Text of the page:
Islam commands each one of its followers to work for his living. God says in the Quran: Seek a portion of God's bounty. (62: 10) It encourages him to do any type of work which gives him an income to make him self-sufficient. The Prophet (pbuh) said: "He who seeks to be contented with his lot, God will help him to be so and he who seeks self-sufficiency, God will make him so". He also said: "For any of you to take a rope and go to a mountain where he gathers a bundle of dry wood and carries it on his back to sell it, thus sparing himself the need to beg, is better than seeking other people's help, be it readily forthcoming or denied". He also taught us that: "No one ever eats any type of food better than what he buys with his earnings from his own work. The Prophet Dawood used to eat of what he earned through his own work". Thus Islam builds a society which we can aptly term as "the society of the upper hand", meaning the one which is productive. For the Prophet (pbuh) said: "The upper hand is superior to the lower one".

Islam does not allow extravagance or wastage of resources. The Prophet (pbuh) made it clear that wasting wealth is prohibited. God warns us against extravagant spending: Do not hold your fist tight and do not open it fully and irrationally ( 17 :29). He describes His good servants as those who spend without extravagance or being stingy. (25:67) He commands us: Do not be : wasteful for He does not like the wasteful. ( 6: 141) The Prophet (pbuh) ordered us to economize even when we use water for ablution. Moderation is the best practice in all affairs.

4. Perfection, or ihsan

In order to keep Islamic society in a sound and healthy state, Islam provides safeguards, the most important of which, in order of merit, are: setting things to right, maarouf. sadaqa and perfection. The first three of these are mentioned in the Quranic verse: No good comes, as a rule, out of secret confabulations save for those who are devoted to enjoining sadaqa, or maarouf or setting matters to rights between people. (4: 114) Regarding the fourth one the Prophet (pbuh) said:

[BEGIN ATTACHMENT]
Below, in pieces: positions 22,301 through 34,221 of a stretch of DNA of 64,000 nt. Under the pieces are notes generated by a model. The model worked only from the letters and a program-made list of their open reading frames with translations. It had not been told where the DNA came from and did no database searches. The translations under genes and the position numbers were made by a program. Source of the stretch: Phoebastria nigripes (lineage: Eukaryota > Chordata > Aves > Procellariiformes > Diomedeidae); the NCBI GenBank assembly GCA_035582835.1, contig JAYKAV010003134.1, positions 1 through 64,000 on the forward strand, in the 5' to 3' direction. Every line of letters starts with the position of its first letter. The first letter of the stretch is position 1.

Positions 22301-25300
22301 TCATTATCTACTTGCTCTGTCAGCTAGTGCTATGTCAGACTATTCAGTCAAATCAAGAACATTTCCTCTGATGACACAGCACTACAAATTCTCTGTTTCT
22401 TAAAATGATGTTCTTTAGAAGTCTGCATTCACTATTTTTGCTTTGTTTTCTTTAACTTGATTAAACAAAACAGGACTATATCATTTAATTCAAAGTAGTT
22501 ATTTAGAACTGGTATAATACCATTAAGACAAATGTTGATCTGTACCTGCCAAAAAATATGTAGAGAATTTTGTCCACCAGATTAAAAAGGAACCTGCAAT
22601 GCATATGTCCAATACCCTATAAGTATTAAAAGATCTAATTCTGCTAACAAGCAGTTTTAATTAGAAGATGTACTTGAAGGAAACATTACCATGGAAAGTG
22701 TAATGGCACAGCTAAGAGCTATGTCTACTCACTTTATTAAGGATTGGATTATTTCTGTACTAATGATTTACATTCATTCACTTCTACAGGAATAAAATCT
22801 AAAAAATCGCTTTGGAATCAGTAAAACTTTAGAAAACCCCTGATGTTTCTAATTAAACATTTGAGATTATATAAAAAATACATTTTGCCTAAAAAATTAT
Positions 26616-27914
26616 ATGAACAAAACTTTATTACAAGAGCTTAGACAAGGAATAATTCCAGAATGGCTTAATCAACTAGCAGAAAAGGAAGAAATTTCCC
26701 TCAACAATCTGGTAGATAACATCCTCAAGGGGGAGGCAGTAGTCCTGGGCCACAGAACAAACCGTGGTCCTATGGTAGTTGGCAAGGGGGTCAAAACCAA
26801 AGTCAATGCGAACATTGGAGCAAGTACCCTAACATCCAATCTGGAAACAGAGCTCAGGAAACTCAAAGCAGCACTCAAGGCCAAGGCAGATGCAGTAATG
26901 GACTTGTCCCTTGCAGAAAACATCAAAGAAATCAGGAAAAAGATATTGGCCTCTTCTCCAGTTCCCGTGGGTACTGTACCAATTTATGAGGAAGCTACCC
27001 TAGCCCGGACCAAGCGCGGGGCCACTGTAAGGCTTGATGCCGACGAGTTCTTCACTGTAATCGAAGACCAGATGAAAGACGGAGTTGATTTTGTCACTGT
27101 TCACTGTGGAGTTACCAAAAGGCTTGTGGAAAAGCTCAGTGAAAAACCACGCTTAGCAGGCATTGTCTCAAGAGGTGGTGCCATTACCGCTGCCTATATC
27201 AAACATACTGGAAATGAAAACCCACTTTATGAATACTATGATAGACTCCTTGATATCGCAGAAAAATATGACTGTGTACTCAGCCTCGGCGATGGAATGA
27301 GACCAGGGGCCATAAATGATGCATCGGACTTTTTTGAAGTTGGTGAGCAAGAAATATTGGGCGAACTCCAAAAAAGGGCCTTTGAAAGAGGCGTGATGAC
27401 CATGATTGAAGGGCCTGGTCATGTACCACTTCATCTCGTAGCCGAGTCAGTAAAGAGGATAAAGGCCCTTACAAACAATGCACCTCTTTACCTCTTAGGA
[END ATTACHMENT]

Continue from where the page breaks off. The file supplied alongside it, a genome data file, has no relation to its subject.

"God has decreed that whatever human beings do should be done with perfection". All these are important aspects of a civilized society and they contribute to its continued existence.

Sadaqa is a beautiful name which Islam gives to what we have come to term nowadays as "civilized behaviour". Its very name makes it evidence of belonging to Islamic society. This is supported by the Prophet's statement, "Sadaqa is an irrefutable proof'". What this means is that it gives credibility in a variety of ways, with every behaviour being clearly indicative of one's belonging to the community of believers and assured contribution to its consolidation, so that it is seen to be like a strong solid structure.

Islam requires every Muslim to give at least one proof each day of his conscious belonging to Islamic society with a minimum of one civilized action. This is expressed in a general directive by the Prophet (pbuh), great teacher of this : community, which states: "Every individual must give with every rising sun sadaqa for his own soul". When the Prophet (pbuh) made this statement, a man in the audience who understood sadaqa in its narrow financial sense asked the Prophet, "How can I give such charity when I have no money?". The Prophet's explanation outlined a number of charitable actions. He said, "Sadaqa can be given in many ways which includes takbeer, subhan Allah, alhamdulilah, astaghfir Allah". These are all glorifications of God, praising Him, emphasizing His Oneness and seeking His forgiveness. " Also, enjoining the doing of what is right and forbidding what is wrong, removing harmful objects from people's way, leading the blind, explaining things to a deaf or a dumb person, showing someone how to do things, rushing to the support of one who seeks help urgently, giving a helping hand to the weak-all these count as sadaqa which you do for yourself.

Nevertheless, the Prophet (pbuh) did not neglect financial charity. When he was asked how a person who has no money can give sadaqa, he said: "Let him work with his own hands to benefit himself and give to charity".

In another hadith following Abu Zarr, the Prophet (pbuh) said: "To smile when you meet your brother is sadaqa, to enjoin what is right and forbid what is wrong is sadaqa, to guide a person who has lost his way is sadaqa, to lead a poorly sighted person is Sadaqa, to remove a stone, thorns and bones from people's way is sadaqa and to pour water out of your pail into that of your brother issadaqa".

A third hadith reported by Abu Zarr states: "I asked the Prophet (pbuh), what actions are best?". He answered: "To believe in God and to go on jihad for His cause". I asked: "Which slaves are best to free?" He answered: "The most expensive and highly valued by those who know them". I said: "Failing that, what should I do?" He said: "Help someone to do something, or do it yourself for someone who cannot manage". I asked: " And failing that?" He said: "Do no harm to anyone; for that is sadaqa which you do for yoursef".